Extremity Amputations – Review


Mnemonic: three Ds

1. Dead (or dying): Peripheral vascular disease (most common indication for amputation), Severe trauma (leading indication for amputation in younger patients), Burns, Frostbite

  • Most significant predictor of amputation in diabetics is peripheral neuropathy, as measured by insensitivity to the Semmes-Weinstein 5.07 monofilament
MESS to predict eventual amputation in trauma

2. Dangerous (or deadly): Malignant tumors, Potentially lethal sepsis, Crush injury

3. Damned nuisance: Gross deformity, Recurrent sepsis, Sever loss of function

extremity amputation
“CWMI 006 Re-amputation at the hip joint” by otisarchives4 is licensed under CC BY 2.0.

Increase in Energy Expenditure above Baseline

Energy required for walking is inversely proportional to the length of the remaining limb. Traumatic amputees are generally younger and vascular amputees are generally older. As the level of amputation moves proximally, the walking speed decreases, and the oxygen consumption increases.

1. Syme’s (ankle): 15%

2. Transtibial (BKA): 25% in traumatic (10% long transtibial, 40% short transtibial), 40% in vascular

3. Transfemoral (AKA): 65% in traumatic, 100% in vascular

4. Hindquarter: 100%

Walking velocity

Slower rates for amputees seem to be a compensatory mechanism to conserve energy per unit time.

a. Vascular amputees:

  • Syme: 66%
  • Transtibial: 59%
  • Transfemoral: 44%

b. Traumatic amputees:

  • Transtibial: 87%
  • Transfemoral: 63%

Level of amputation

Requires an understanding of the tradeoffs between increased function with a more distal level of amputation and a decreased complication with a more proximal level of amputation.

1. Malignant tumor, life threatening infection or irreparable damaged body part: Proximal to lesion in healthy tissue

2. Peripheral vascular disease: Predictors of wound healing are –

  • Ankle brachial index (ABI) >0.45
  • Doppler ultrasonography pressure >70 mmHg
  • Ischemic index (II) >0.5 (ABI/Systolic pressure at brachial artery)
  • Transcutaneous oxygen measurement >30-40 mmHg
  • Toe pressure >40 mmHg
  • Hair on leg or dorsum of foot
  • TLC >1500/cu.mm

Thermal gradient from proximal to distal and skin trophic changes: clinical sign of poor vascular supply to the soft tissue envelope

3. Peripheral ischemia secondary to frostbite, vasoconstrictor administration for hypotension and cryoglobulinemia:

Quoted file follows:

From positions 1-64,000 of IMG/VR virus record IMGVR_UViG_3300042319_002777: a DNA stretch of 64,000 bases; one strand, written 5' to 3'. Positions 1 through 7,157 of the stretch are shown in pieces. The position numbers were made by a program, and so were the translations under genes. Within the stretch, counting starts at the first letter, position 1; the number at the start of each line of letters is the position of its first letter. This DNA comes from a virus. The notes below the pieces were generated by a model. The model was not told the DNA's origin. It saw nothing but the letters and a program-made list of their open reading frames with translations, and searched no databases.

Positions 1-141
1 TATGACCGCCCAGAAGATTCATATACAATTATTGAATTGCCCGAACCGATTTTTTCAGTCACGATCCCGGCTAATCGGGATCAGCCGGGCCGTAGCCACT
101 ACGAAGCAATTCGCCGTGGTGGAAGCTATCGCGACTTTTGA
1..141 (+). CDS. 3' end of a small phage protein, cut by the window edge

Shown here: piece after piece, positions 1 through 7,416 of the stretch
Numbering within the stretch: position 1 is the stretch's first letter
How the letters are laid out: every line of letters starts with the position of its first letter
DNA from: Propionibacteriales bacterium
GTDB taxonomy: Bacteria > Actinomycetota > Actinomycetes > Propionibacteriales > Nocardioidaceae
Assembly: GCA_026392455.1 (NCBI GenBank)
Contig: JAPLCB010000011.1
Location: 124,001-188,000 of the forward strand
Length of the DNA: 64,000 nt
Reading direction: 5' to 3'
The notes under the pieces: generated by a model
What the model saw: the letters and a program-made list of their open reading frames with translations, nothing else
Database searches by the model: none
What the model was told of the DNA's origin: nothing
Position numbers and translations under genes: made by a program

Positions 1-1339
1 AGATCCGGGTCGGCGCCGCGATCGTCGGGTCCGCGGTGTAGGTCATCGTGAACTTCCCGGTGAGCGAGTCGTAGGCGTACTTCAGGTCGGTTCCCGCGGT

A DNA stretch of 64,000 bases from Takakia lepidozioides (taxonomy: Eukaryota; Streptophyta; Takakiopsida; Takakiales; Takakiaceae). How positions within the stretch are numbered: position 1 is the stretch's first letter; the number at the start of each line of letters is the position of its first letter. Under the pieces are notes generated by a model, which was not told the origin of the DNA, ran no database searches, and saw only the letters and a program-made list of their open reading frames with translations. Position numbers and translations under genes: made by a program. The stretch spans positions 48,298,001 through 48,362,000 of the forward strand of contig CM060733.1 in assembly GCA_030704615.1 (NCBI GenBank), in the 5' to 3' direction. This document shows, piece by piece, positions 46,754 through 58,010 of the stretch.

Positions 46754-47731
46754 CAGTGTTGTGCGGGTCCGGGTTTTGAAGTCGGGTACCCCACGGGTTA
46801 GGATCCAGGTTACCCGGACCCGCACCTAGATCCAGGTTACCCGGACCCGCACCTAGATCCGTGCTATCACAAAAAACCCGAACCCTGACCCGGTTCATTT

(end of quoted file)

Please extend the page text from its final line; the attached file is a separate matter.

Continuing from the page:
• Allow time for completion of tissue demarcation and to keep the necrotic areas dry (allow autoamputations of the necrotic portions)
  • Technetium-99 bone scanning helps to demarcate viable from non-viable tissues
  • May take 2-6 months

4. Contracted knee despite intensive physiotherapy: Knee disarticulation instead of BKA

5. Non-ambulator patients: Select level that will ensure best chance of healing

6. Gangrenous changes of heel pad: BKA

General principles of technique

1. Tourniquet and Exsanguination:

  • Contraindication for tourniquet: Arterial insufficiency
  • Contraindication for exsanguination: Infection and Malignancy

2. Skin flaps:

  • Length: Combined length = 1.5 X width or diameter of limb (d)
    • Diameter (d) = Circumference/3.14
    • Equal flaps = 3/4 X d Anterior + 3/4 X d Posterior flap = 1.5 X d
    • Unequal flaps = 1/2 X d Anterior + 1 X d Posterior flap = 1.5 X d
  • Flap length selection:
    • Upper limb: Equal anterior and posterior flap
    • Trans-femoral: Equal anterior and posterior flap
    • Trans-tibial: Long posterior flap
  • Keep thick (avoid unnecessary dissection)
  • Should not be adherent to underlying bone
  • Avoid large “dog ears”

3. Muscle flaps:

  • Length: Sectioned 5 cm distal to level of intended bone resection
  • Stabilization:
    • Myoplasty: Suturing muscle to periosteum or fascia of opposing musculature
    • Myodesis: Suturing muscle or tendon to bone through drill holes
      • Advantages: Provide a stronger insertion, help maximize strength, minimize atrophy (transected muscles atrophy 40-60% in 2 years if not fixed securely), counterbalance antagonist muscles (prevent contractures and maximize residual limb function) and provides firm stump
      • Contraindication: Severe ischemia (may further compromise already marginal blood supply)
      • Above knee amputation in non-ischemic limb: Adductor magnus and Hamstring myodesis
      • Above elbow amputation in non-ischemic limb: Triceps tenodesis
    • Osteomyodesis: Similar to myodesis but the periosteum is stripped (enables bone growth in that area)

Advantages of myoplasty/myodesis:
a. Good stump shape
b. Muscles insulate cut nerve endings and bone from prosthesis
c. Muscles originating proximal to joint produce better stump mobility and increase leverage
d. Muscles not acting on joint contract isometrically and assist in venous return
e. Prevent retraction and painful muscle contractions
f. Prevents phantom pain

4. Blood vessels and Hemostasis:

  • Isolated and individually ligated
  • Large blood vessels doubly ligated

5. Nerves:

  • Divided under tension (avoid strong tension) proximal to bone with a sharp blade cut to avoid neuroma on weightbearing area
  • Techniques to prevent neuroma: end loop anastomosis, perineural closure, silastic capping, sealing epineural tube with butyl-cyanoacrylate, cauterization, or burying nerve ends in muscle/bone
  • Large nerves like sciatic nerve often contain relatively large vessels and should be ligated

6. Bone:

  • Sawn across at the proposed level:
    • Upper limb
      • Above elbow: 20 cm from acromion (attempt to preserve 5 to 7 cm of the proximal humerus)
      • Below elbow: 18 cm from olecranon (attempt to preserve at-least 5 cm ulna in proximal amputations)